He said the most common method of concealment was by swallowing pellets made of hard polythene bags, which cannot dissolve in the stomach. Each pellet contains about 10g of heroin.
"The traffickers are usually not comfortable and walk with a lot of difficulty. They are also under strict instructions not to eat on the plane as the moment they eat, the drugs will come out. They, therefore, look dizzy and exhausted."

Swallowing heroin pellets is not without risk. John Mwanjabala was arrested at Entebbe Airport on December 4.

He passed out 95 pellets of heroin. However, while relieving himself, something went wrong. One pellet burst. He was rushed to Entebbe Hospital where he died three days later.

Though most of the drugs entering Uganda are destined for Western markets, some are meant for the Ugandan market. "The consumption of these expensive drugs has extended to children from powerful families in some of the upper-class schools and universities," a source in the Police said.
Some of the victims are being counselled in drug rehabilitation centres in the city.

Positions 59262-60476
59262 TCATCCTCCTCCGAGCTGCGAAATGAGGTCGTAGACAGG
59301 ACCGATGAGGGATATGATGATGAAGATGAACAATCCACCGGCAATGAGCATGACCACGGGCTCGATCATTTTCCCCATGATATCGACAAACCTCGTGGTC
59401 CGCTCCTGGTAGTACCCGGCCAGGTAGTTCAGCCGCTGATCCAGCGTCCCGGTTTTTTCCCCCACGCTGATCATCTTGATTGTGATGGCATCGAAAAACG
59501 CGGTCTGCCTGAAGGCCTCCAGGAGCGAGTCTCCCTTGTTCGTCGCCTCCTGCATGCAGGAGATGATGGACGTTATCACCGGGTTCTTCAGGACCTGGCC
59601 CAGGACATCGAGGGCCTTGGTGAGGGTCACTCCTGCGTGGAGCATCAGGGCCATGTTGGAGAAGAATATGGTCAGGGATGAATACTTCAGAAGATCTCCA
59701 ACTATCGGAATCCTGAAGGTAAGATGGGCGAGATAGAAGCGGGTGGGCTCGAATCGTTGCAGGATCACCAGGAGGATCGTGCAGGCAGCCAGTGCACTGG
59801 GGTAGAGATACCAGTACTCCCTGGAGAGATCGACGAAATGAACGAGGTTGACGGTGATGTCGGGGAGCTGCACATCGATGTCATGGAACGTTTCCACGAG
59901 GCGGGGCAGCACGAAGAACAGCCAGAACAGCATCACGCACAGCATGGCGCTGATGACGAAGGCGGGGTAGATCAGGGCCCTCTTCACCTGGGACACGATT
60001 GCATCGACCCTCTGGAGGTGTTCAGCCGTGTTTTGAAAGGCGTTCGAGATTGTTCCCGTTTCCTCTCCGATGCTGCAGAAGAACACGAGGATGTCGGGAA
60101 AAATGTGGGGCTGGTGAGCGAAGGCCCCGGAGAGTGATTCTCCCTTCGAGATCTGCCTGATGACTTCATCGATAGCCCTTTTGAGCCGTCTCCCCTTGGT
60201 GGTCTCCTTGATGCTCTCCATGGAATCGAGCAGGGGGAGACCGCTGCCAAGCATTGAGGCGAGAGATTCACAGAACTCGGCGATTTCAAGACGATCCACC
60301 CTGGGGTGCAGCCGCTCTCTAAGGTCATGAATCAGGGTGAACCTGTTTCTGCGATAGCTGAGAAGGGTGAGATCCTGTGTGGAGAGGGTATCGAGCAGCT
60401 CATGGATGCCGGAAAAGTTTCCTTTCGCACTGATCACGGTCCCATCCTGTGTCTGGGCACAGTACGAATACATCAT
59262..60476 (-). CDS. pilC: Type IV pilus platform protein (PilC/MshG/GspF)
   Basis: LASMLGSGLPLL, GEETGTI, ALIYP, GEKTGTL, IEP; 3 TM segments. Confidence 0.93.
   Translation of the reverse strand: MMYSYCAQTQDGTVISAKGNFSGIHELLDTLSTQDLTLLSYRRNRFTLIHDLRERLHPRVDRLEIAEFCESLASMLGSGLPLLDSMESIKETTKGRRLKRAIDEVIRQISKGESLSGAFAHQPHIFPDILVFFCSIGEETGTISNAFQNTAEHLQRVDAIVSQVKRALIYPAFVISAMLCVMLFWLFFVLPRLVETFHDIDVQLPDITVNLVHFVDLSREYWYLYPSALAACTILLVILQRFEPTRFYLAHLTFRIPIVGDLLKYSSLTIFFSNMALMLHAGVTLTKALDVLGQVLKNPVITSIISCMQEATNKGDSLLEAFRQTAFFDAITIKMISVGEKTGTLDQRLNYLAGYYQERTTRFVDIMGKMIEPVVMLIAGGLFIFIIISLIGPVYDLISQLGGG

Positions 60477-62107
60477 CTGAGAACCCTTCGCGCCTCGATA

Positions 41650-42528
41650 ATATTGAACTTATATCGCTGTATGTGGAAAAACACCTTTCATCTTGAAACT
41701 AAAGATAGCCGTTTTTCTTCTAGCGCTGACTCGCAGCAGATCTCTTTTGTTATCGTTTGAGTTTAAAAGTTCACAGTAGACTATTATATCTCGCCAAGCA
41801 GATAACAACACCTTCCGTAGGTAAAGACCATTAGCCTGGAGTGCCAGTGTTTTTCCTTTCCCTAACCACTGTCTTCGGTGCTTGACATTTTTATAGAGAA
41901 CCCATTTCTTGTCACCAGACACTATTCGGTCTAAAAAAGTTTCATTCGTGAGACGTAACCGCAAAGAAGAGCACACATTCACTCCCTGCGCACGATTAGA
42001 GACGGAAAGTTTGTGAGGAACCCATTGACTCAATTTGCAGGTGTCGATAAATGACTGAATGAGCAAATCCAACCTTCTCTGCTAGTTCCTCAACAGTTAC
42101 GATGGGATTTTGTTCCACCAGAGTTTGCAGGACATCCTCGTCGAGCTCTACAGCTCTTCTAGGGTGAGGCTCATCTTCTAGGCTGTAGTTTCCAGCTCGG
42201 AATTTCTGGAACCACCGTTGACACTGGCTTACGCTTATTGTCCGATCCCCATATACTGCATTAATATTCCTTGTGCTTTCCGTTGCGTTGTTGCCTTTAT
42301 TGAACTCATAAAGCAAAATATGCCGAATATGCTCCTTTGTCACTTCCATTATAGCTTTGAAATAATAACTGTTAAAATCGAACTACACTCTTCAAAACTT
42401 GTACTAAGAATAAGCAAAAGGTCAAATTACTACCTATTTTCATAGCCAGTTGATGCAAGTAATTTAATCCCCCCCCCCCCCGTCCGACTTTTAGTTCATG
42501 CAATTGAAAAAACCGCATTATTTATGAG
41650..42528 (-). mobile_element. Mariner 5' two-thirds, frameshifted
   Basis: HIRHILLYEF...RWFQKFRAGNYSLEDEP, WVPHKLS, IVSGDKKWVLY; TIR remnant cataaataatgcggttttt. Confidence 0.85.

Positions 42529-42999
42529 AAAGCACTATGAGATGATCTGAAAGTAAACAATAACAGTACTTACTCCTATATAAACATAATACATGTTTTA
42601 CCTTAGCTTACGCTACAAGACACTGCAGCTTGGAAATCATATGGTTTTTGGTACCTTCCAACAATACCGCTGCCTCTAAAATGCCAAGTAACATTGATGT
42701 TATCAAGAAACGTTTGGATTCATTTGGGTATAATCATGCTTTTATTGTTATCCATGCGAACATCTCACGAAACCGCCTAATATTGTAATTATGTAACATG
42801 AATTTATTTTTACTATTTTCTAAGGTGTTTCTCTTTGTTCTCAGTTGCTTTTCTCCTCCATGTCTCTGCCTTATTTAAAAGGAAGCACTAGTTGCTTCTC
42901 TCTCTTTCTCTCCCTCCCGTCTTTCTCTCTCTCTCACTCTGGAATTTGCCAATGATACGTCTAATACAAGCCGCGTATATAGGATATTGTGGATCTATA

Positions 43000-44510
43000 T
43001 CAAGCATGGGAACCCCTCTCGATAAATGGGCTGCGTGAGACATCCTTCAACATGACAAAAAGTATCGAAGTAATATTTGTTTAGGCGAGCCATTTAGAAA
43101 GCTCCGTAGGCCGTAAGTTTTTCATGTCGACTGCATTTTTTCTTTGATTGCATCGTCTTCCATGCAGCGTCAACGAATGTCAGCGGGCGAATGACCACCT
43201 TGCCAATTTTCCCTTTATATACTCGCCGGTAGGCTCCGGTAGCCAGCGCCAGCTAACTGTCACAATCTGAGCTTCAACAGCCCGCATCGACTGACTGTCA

"Nowadays you see many youth using drugs," said David Amanya, the director of the National Care Centre in Bweyogerere, Kampala. "Our centre, which is supposed to take only 15 people, is overwhelmed. The number of those coming here to seek treatment as a result of drug abuse is on the rise."

Though the Police claim they have no knowledge of heroin being sold on the streets of Kampala, Amanya said there are shops selling drugs all over the city. "The drugs are being sold openly. One gramme of heroin goes for as little as sh30,000," he said. Witnesses say heroin is in circulation at a popular shopping mall in central Kampala as well as busy hang-outs in the city's suburbs.
"Shops in expensive malls selling goods that have low demand are usually fronts for drug dealers," the source said. Parents and head teachers are not willing to talk about the problem, for fear of stigma or negative publicity. However, teachers privately admit that heroin and cocaine are a problem in their schools.

"Last year we discovered that six foreign pupils in Standard Six were involved in taking heroin," said a teacher in one of the international schools. "When we talked to one of them, he told us he had learned the habit at home. We are trying to control it by engaging counsellors."
The drug traffickers reportedly have agents in the schools, usually drug addicts who receive a commission each time they get a new client. Affected parents, who want to remain anonymous, complain that their children steal at home in order to buy the drugs.

A former drug addict told Sunday Vision that heroin was being sold in Kampala in different forms.
"There is one which comes in solid form, is melted on a coin and one can snort it through the nose using a straw. A second type comes in the form of an injection. The third type is mixed with food," he said.